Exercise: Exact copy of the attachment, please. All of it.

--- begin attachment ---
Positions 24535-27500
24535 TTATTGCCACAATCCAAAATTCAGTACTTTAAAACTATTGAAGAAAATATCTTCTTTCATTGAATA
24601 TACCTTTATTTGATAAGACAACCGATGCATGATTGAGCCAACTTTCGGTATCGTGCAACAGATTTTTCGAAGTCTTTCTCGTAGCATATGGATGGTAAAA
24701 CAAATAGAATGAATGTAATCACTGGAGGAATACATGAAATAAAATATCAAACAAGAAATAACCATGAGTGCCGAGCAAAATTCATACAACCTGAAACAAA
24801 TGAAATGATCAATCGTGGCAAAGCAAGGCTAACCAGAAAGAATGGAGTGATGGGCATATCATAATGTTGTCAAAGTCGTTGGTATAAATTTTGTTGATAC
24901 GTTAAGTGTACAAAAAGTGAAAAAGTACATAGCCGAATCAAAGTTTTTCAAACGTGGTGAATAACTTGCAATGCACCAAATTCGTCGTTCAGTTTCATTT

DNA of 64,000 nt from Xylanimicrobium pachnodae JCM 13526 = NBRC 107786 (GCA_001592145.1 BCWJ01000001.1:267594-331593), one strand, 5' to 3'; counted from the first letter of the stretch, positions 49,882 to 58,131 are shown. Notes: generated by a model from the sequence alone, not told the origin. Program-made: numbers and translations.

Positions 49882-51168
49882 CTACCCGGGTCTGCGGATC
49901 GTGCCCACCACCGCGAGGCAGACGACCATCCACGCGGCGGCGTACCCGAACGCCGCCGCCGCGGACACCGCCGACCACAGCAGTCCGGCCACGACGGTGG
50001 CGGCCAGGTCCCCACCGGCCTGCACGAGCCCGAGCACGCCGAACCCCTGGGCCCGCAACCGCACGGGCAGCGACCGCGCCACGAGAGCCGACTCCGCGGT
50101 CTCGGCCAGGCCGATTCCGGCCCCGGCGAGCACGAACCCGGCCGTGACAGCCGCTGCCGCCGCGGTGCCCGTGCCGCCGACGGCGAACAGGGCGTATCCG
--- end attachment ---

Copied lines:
Positions 24535-27500
24535 TTATTGCCACAATCCAAAATTCAGTACTTTAAAACTATTGAAGAAAATATCTTCTTTCATTGAATA
24601 TACCTTTATTTGATAAGACAACCGATGCATGATTGAGCCAACTTTCGGTATCGTGCAACAGATTTTTCGAAGTCTTTCTCGTAGCATATGGATGGTAAAA
24701 CAAATAGAATGAATGTAATCACTGGAGGAATACATGAAATAAAATATCAAACAAGAAATAACCATGAGTGCCGAGCAAAATTCATACAACCTGAAACAAA
24801 TGAAATGATCAATCGTGGCAAAGCAAGGCTAACCAGAAAGAATGGAGTGATGGGCATATCATAATGTTGTCAAAGTCGTTGGTATAAATTTTGTTGATAC
24901 GTTAAGTGTACAAAAAGTGAAAAAGTACATAGCCGAATCAAAGTTTTTCAAACGTGGTGAATAACTTGCAATGCACCAAATTCGTCGTTCAGTTTCATTT

DNA of 64,000 nt from Xylanimicrobium pachnodae JCM 13526 = NBRC 107786 (GCA_001592145.1 BCWJ01000001.1:267594-331593), one strand, 5' to 3'; counted from the first letter of the stretch, positions 49,882 to 58,131 are shown. Notes: generated by a model from the sequence alone, not told the origin. Program-made: numbers and translations.

Positions 49882-51168
49882 CTACCCGGGTCTGCGGATC
49901 GTGCCCACCACCGCGAGGCAGACGACCATCCACGCGGCGGCGTACCCGAACGCCGCCGCCGCGGACACCGCCGACCACAGCAGTCCGGCCACGACGGTGG
50001 CGGCCAGGTCCCCACCGGCCTGCACGAGCCCGAGCACGCCGAACCCCTGGGCCCGCAACCGCACGGGCAGCGACCGCGCCACGAGAGCCGACTCCGCGGT
50101 CTCGGCCAGGCCGATTCCGGCCCCGGCGAGCACGAACCCGGCCGTGACAGCCGCTGCCGCCGCGGTGCCCGTGCCGCCGACGGCGAACAGGGCGTATCCG